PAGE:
It’s a challenge every year...trying to grow herbicide susceptible crops in a farming area. A few years back, I tried Rattlesnale pole beans. They got a sniff of drift, so a lot of them didn’t produce. Last year some of my tomato starts were twisted and gnarly. I’m itchin’ to plant my Fortex beans and am wondering if FRC can protect from drift.
I have a good supply of FRC...if I don’t hurry up and use it, they’ll be selling it at our estate sale.
Gardening like I'm gonna live forever, right here in central Iowa. Posting since 2008.
Post by desertwoman on May 3, 2021 15:46:46 GMT -5
I'm thinking it would help some, at least. I would think the FRC would collect some of the pesticide particles-perhaps just enough to slow down what would get to your plants and keep them healthy. You've got the covers- I say go for it. Nothing to lose and possibly a gain.
Northern New Mexico Zone 6b (formerly Zone 5) Posting since 2005
binnylou, can you plant sacrificial plants, i.e., the kinds of crops that are intended to be sprayed in the farmer's field? I'm thinking if there's a row or two as a sort of barrier, the sacrificial ones would absorb more of the spray, and less might be able to drift to your own crops? ....Just a thought...
Sorry this is happening to you. I don’t if row covers would help, they might, but seems impractical. Have you contacted your local extension agent / agricultural extension office? If there are farms spraying near you, they are actually legally liable for any damage to your plants from drift. Most farmers have to have pesticide licenses and they are supposed to take precautions to prevent drift, like not spraying when it is windy and avoiding areas where neighbors have susceptible plants or bees for example. Your local extension agent should be able to help you keep your plants safe as well as talk to the nearby farms about being careful near your property. Most states have a regulatory system and pesticide investigators as well and can issue warnings and fines to pesticide applicators who violate regulations or cause damage to neighbors. I hope this situation improves for you soon.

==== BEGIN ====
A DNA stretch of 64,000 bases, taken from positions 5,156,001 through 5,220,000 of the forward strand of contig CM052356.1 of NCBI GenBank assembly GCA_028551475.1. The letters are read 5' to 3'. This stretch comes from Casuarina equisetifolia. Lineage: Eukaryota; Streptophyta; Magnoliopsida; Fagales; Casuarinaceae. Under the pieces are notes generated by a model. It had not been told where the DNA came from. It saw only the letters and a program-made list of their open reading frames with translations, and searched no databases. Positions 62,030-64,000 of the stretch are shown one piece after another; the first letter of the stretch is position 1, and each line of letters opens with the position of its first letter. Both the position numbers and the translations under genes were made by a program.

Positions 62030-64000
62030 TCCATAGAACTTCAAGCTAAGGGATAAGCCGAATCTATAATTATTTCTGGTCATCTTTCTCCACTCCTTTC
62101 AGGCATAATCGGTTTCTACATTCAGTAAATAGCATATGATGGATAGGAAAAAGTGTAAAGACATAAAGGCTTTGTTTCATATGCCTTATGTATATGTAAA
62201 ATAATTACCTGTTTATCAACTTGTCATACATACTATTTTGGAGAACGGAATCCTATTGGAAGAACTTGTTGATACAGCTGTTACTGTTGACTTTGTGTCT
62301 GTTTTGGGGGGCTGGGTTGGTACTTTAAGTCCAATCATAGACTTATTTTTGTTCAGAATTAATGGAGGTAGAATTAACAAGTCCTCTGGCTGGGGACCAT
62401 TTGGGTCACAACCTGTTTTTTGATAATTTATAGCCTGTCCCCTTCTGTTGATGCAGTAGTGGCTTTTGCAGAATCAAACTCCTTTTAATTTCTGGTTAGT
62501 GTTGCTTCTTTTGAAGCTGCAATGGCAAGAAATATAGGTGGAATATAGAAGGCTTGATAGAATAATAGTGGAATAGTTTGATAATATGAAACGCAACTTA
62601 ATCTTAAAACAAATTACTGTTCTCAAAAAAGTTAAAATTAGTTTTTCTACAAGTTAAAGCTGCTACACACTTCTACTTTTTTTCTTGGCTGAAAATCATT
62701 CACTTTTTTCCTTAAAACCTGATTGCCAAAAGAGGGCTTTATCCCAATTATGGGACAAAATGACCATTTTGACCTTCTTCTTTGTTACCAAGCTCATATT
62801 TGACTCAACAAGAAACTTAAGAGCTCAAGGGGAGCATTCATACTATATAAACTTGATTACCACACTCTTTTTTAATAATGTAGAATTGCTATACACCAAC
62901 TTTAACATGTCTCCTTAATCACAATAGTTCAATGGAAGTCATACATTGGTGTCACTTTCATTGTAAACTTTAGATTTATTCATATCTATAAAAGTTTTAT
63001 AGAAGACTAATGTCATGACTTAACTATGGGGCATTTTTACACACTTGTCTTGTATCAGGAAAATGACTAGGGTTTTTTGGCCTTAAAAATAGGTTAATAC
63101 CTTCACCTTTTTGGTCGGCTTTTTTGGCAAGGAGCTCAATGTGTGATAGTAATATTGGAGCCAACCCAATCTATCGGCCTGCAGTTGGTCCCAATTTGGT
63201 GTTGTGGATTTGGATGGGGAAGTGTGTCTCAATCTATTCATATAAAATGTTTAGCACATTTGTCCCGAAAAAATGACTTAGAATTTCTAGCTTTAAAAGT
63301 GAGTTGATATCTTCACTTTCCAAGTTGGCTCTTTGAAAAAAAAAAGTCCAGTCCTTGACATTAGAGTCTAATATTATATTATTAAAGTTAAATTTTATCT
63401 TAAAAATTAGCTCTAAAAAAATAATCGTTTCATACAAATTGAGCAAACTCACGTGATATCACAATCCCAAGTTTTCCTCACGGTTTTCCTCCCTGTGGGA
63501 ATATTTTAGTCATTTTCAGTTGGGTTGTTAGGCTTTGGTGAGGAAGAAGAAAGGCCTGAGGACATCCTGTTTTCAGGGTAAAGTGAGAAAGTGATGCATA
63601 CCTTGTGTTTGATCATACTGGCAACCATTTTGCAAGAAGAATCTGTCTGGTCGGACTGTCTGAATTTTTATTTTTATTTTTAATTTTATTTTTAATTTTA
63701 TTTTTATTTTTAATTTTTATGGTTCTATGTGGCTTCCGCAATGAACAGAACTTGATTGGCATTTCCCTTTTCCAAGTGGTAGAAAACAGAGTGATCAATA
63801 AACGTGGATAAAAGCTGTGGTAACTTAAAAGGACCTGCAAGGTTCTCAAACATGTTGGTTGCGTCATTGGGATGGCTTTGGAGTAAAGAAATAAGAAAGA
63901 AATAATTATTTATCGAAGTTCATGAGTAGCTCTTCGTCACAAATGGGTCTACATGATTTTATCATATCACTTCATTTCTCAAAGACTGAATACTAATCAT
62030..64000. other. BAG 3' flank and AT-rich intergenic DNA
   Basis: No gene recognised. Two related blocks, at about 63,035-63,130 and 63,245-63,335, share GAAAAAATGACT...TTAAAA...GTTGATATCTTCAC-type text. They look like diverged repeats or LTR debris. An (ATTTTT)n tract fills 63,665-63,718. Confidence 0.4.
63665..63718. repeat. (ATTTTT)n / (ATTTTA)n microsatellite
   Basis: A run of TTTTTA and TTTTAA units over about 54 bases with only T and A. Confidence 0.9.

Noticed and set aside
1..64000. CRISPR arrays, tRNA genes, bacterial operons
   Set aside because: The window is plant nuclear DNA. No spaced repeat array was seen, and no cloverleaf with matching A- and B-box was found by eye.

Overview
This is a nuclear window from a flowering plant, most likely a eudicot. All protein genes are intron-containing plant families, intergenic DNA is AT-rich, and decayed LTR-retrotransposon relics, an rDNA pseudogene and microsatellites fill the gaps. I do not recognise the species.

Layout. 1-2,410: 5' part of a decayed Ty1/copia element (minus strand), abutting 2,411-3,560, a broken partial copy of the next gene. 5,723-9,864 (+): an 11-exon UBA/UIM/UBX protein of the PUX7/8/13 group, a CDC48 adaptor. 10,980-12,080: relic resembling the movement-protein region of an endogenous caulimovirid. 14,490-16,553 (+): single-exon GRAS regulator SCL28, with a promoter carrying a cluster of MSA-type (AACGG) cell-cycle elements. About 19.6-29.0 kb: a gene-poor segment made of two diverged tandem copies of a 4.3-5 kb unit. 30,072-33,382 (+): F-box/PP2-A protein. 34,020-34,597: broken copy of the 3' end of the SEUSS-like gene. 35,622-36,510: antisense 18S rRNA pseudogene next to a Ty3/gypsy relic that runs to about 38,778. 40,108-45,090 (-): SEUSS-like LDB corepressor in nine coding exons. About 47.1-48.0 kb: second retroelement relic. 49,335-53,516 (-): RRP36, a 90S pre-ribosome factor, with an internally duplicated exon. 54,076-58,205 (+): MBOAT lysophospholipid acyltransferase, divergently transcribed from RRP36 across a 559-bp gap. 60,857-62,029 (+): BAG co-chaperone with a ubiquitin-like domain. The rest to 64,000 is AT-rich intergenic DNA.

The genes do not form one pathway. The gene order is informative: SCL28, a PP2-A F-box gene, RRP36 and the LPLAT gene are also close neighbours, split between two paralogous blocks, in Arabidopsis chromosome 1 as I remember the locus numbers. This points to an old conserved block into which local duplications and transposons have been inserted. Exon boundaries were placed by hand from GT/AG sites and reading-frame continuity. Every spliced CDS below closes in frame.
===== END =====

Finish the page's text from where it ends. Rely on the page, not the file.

Post by heirloomfan on May 11, 2021 10:16:20 GMT -5
We had a neighbor who was a big fan of Roundup. He would walk around with a huge pump container and spray. Often did this on windy or breezy days so it went everywhere. He and his wife didn't garden much other than one flowerbed and was one of those guys who couldn't handle seeing one dandelion in his yard. One day I noticed he was walking around and was spraying by the fence on the other side of my garden, next day I did my daily garden check only to find damaged tomatoes. We had a wooden fence between us but just enough little gap between the slats that allowed the spray to get through. I did tell him to be careful with the spraying because I lost some tomatoes, seemed to help him stop it right next to the fence but barriers can help. Floating row covers probably could block out some of the drift but isn't good for plants that need pollination. If he kept on spraying and killing my plants, I was considering tacking something like the weed barrier cloth against the fence to block what I could. Might not have looked too good but at least it may have blocked some of the drift from his careless spraying from killing my best tomatoes!